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Kobe joins MSU Forestry partnership in Finland

Researchers and leaders of government and industry from Finland, Michigan, Maine, Washington and other states convened in Helsinki, Finland  May 26 for a unique set of workshops focused on biobased products.  EEB core faculty member Richard Kobe was amongst them.

Group shot with Richard Kobe standing far left.
Richard Kobe, far left, part of the MSU Forestry group.

Attendees from across the United States and Europe are aiming to advance climate change solutions by considering the unique ways in which the full cycle of forest products – from resilient forest management to manufacturing to recycling or re-use at the end of a product’s life – can facilitate carbon storage and the displacement of greenhouse gas emissions.

The mass timber workshop, titled “Mass timber: lifecycle and end of life strategies to optimize climate benefits“, led by Sandra Lupien, provided insight into the future of the circular mass timber economy. “It’s a big challenge to try to plan now for the next life – perhaps 50, 100 years away – of the mass timber materials going into buildings today,” said Lupien. The workshop, attended by about two-dozen industry, academic, and policy representatives, surfaced potentially fruitful ideas for future collaborations and gaining significant interest from industry leaders.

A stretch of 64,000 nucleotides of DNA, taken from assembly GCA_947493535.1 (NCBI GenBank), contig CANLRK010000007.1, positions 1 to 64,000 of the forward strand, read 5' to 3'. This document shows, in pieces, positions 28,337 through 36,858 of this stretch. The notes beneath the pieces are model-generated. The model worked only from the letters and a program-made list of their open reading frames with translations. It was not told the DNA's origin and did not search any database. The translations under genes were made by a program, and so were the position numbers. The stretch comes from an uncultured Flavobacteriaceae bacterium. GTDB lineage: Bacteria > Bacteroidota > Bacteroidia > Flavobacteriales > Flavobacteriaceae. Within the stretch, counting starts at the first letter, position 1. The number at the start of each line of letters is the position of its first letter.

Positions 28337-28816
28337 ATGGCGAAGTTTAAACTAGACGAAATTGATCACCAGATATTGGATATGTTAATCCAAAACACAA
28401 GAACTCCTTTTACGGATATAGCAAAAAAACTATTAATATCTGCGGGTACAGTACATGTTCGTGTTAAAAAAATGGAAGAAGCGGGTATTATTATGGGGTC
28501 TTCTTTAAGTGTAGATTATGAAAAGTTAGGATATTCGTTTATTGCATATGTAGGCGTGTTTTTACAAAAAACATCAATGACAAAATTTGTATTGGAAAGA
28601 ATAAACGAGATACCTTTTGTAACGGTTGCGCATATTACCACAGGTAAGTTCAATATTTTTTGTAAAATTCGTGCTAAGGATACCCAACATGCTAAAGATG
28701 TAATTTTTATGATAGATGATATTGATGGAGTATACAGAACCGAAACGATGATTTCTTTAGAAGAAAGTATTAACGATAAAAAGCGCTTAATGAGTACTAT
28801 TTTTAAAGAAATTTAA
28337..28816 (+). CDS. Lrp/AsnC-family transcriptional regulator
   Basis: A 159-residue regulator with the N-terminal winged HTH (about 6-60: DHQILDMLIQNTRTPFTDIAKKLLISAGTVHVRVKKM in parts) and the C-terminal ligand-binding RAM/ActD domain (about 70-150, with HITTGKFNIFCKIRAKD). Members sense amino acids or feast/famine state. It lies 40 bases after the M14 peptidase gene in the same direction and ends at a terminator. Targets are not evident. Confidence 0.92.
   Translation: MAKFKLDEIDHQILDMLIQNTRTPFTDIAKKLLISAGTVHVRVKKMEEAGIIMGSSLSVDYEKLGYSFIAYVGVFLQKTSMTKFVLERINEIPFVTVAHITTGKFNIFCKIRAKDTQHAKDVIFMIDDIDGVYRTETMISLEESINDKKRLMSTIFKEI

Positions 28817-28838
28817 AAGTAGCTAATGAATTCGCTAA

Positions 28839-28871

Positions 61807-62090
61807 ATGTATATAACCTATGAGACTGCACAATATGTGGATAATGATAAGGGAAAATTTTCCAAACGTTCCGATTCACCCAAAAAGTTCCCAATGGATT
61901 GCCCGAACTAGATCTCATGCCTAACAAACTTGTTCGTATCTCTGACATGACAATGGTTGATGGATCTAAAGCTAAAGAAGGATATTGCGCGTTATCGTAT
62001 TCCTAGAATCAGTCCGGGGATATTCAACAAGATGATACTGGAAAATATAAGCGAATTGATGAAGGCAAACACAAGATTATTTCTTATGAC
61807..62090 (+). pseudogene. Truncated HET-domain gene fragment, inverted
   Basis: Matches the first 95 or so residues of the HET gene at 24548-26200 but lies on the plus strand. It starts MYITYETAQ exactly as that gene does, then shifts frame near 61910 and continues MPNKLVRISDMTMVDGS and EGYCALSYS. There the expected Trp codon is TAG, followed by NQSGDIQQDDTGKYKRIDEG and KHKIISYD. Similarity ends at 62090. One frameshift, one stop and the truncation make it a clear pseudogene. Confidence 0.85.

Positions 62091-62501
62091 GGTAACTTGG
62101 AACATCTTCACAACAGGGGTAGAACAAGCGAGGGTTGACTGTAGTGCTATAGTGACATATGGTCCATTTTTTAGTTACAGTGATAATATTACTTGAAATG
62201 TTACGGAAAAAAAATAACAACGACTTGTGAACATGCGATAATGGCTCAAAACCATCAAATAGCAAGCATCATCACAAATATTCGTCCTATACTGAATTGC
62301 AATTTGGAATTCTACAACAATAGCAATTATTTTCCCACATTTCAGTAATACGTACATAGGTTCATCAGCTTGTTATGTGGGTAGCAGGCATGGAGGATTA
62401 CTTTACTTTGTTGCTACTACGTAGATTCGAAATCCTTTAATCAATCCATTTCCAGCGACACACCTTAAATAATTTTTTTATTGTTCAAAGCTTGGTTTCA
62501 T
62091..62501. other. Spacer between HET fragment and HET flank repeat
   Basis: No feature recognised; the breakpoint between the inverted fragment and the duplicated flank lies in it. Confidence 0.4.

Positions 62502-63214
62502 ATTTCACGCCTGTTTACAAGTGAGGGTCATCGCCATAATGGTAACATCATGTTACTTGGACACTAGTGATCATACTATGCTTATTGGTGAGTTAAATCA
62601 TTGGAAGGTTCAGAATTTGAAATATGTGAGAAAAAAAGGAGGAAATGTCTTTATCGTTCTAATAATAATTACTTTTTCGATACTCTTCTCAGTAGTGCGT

“Dynamic conversations among the diverse workshop participants uncovered key questions – about value chain standardization and replicability, carbon value and policy, and the role of data – that we can collaborate to answer in order to help create a more circular mass timber economy,” said Lupien.

One thing MSU Researchers hope to bring to the table in future meetings and workshops, is the conversation on energy and fossil fuels, which was absent from this initial workshop collaboration.

The MSU researchers concur that progress will move more swiftly and potentially take research farther if there is a focus on collaborations with people that work together well with a shared vision and like-minded goals, including industry and universities in the northern US and Canada.

Researchers from MSU feel they are currently in a good position to take a leading role in this important collaboration. Discussions have begun regarding a return to Finland in 2024 with site visits in areas of mass timber, biorefinery, and other targeted manufacturing sites. “International collaborations are key to key to gaining new perspectives,” said Kobe.  “Michigan, other northern states, and Finland have a lot in common but also differ in our forestry practices and industry – we all can learn and benefit from greater collaboration in advancing forestry and the forest products sector, especially considering how important biobased products could be in climate solutions.”